"The truth is, with the ending of the decade-long mining boom, we face new economic challenges."
Kevin Rudd on Sunday, August 11, 2013 in the first leaders' debate
Is the mining boom really over or taking on a different hue?
The mining boom has ended or, to be less definitive, is ending. The message has been repeated often, sometimes connected to China's slowing demand for resources, sometimes not. It's become accepted wisdom or close to it.
But is it right? Opposition leader Tony Abbott questioned this when he emphasised during the August 11 election debate the "if" in his comment: "If the mining boom is over".
Prime Minister Rudd has often repeated the line about the end of the boom, sometimes saying the end is in sight and sometimes calling it the end of the mining investment boom.
Earlier in August, Rudd said at a press conference: "The truth is that we face new economic challenges with the end of the mining boom and that means that we have got to ensure in the future we have a new way of not having all our eggs in one basket, a new way of diversifying the economy, broadening the economic base, building new industries and driving that through a new national competitiveness agenda."
During the debate, Rudd said: "The truth is, with the ending of the decade-long mining boom, we face new economic challenges."
Abbott replied: "I say if the mining boom is over, at least in part, it's because Mr Rudd's government has killed it with things like the Carbon Tax, with things like the Mining Tax, abolishing the Australian Building and Construction Commission, added green tape on development approvals."
The advantage to Rudd saying the boom is ending is that that he positions an ALP government as the means to solve that problem. It is his way of changing the narrative, and opening up a platform for Labor to talk about how it can manage the next phase of Australia's economic development. Fair enough.
We are certainly refraining from making a call on whether Australia needs to diversify its economic base in this fact-check.
But PolitiFact thought we should fact-check the health of the mining boom. Listening to Rudd, it's hard not to walk away with the impression that the boom has ended or, at very least, about to end any day now.
Everyone accepts there has been a mining boom, fueled by global demand (a slice of it from China) and by rising commodity prices.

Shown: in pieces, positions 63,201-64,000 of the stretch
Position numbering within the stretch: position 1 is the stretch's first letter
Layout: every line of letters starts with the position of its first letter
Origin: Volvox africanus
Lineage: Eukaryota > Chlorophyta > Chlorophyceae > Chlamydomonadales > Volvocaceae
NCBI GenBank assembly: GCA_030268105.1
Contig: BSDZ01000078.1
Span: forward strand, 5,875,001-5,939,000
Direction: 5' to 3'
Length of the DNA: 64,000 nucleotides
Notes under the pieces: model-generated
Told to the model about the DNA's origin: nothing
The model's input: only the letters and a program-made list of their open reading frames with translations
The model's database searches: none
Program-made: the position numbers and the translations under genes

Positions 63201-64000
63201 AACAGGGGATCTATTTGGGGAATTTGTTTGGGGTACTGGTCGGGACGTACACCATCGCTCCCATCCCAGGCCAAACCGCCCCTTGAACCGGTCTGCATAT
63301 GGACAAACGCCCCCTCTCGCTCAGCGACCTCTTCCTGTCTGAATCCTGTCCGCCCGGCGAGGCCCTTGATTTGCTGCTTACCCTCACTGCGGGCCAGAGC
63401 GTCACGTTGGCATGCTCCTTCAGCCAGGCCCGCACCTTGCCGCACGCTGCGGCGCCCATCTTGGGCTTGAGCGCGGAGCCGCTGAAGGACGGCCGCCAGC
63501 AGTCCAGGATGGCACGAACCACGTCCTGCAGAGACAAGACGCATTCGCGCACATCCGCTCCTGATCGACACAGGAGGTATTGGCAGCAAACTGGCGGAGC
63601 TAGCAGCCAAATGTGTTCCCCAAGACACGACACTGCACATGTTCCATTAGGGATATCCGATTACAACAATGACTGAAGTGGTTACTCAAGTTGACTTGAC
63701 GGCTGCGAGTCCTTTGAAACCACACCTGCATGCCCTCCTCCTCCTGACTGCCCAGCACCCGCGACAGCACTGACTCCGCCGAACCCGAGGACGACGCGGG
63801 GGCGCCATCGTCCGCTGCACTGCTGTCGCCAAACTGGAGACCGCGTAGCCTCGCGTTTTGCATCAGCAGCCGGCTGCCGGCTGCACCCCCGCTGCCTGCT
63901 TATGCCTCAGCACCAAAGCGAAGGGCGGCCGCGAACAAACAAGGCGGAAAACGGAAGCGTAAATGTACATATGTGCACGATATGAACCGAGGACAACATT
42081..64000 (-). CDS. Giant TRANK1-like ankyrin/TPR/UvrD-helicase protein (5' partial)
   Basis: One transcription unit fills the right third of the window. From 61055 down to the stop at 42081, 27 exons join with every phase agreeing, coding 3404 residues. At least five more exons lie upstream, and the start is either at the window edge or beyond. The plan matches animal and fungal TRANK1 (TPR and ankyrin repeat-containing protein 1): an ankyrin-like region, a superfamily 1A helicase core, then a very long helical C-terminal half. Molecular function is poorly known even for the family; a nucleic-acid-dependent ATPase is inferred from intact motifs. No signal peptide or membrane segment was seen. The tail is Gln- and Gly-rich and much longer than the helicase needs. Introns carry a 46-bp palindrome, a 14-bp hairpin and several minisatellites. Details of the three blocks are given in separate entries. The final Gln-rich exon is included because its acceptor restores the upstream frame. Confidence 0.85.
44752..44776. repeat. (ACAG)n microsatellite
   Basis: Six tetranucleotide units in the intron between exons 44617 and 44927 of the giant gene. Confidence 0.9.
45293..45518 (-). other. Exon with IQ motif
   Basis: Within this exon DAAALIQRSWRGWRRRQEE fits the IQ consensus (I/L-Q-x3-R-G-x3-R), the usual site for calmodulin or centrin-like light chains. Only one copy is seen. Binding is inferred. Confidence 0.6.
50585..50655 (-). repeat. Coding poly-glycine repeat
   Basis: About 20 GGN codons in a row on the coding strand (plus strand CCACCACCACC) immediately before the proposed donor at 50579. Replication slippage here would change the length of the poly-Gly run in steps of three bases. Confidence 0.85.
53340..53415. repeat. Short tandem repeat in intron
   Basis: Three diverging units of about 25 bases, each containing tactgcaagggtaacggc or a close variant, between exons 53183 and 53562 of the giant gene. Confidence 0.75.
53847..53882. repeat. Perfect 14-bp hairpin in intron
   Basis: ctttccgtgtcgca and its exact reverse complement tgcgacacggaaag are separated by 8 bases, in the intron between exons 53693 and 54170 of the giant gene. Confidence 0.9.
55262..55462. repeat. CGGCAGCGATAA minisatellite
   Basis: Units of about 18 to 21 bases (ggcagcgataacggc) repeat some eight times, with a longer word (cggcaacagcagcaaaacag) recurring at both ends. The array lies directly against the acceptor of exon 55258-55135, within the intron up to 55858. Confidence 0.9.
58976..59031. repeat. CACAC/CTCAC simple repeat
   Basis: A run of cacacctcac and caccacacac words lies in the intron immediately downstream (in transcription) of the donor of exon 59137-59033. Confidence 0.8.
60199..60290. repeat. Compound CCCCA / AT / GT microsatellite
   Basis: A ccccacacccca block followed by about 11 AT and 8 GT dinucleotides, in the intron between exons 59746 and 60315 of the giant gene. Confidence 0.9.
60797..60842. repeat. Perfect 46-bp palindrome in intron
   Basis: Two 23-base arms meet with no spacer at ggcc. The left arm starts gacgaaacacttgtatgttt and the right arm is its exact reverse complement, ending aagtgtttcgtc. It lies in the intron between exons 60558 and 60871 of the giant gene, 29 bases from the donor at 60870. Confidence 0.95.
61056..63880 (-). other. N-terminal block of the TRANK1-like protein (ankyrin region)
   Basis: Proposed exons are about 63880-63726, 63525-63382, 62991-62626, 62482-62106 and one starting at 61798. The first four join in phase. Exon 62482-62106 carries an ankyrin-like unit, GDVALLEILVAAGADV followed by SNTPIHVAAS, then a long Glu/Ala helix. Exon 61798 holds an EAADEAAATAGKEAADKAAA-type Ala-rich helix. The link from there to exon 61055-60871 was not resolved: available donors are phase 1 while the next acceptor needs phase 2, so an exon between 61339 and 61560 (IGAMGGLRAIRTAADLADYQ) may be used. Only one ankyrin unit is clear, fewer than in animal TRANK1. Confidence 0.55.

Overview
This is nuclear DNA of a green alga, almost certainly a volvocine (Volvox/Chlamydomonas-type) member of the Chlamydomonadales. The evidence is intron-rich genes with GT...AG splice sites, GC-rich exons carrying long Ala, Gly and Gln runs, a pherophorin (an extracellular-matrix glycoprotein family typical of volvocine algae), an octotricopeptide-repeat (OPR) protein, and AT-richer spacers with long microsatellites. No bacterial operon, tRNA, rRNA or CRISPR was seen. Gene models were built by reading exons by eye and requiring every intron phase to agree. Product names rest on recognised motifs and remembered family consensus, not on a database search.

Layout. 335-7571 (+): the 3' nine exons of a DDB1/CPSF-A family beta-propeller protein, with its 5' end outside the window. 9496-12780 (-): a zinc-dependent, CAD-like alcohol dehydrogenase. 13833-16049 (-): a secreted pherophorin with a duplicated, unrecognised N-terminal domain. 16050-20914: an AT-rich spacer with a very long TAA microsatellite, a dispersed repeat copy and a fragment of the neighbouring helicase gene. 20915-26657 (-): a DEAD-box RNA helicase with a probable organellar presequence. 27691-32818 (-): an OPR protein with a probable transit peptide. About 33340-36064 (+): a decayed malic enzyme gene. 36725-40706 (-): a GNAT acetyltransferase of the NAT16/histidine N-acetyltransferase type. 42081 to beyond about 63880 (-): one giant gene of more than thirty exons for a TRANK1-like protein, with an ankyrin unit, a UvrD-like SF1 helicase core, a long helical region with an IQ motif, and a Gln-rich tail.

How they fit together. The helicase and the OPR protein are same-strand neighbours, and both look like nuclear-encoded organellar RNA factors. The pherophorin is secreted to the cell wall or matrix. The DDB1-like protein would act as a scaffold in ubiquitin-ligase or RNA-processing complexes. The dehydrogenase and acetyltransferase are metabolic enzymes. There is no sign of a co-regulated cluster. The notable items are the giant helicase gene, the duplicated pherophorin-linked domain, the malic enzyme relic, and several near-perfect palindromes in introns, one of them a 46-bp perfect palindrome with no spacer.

Investment spending in mining has grown over a decade to eight per cent of GDP from under 2 per cent in response to steep rises in commodity prices (see chart on prices). The investment was needed to build the infrastructure to dig the ore out of the ground and ship it. Now, as the graph also shows, the prices have come off.
But is this the boom's end or something else?
Reserve Bank of Australia (RBA) governor Glenn Stevens thinks the latter. He said on July 30, 2013: "It is now well understood that the ‘mining boom’ is shifting gear, and that we are entering a new phase."
That phase will see lower capital investment in mining but actually more ore being shipped. Stevens again: "Let's be clear that Australians will continue to benefit from the higher level of resources output for a very long time."
Stevens says shipments of iron ore are rising about 15 per cent per year and will probably increase further and then stay high. That hardly supports the contention that either boom is over or about to end.
Natural gas will start increasing strongly in 2015 and will probably have several years of very strong growth and then remain high for a few decades.
Real GDP will get a lift as a result of all this activity. National income will also get a lift from the higher volumes but that money stream is likely to be offset in part by lower prices.
And there certainly will be fewer jobs: fewer people are needed to ship the ore than to build the infrastructure. The economic multiplier impact of mining — of how one mining job contributes to the wellbeing of many others sectors — is therefore on the wane.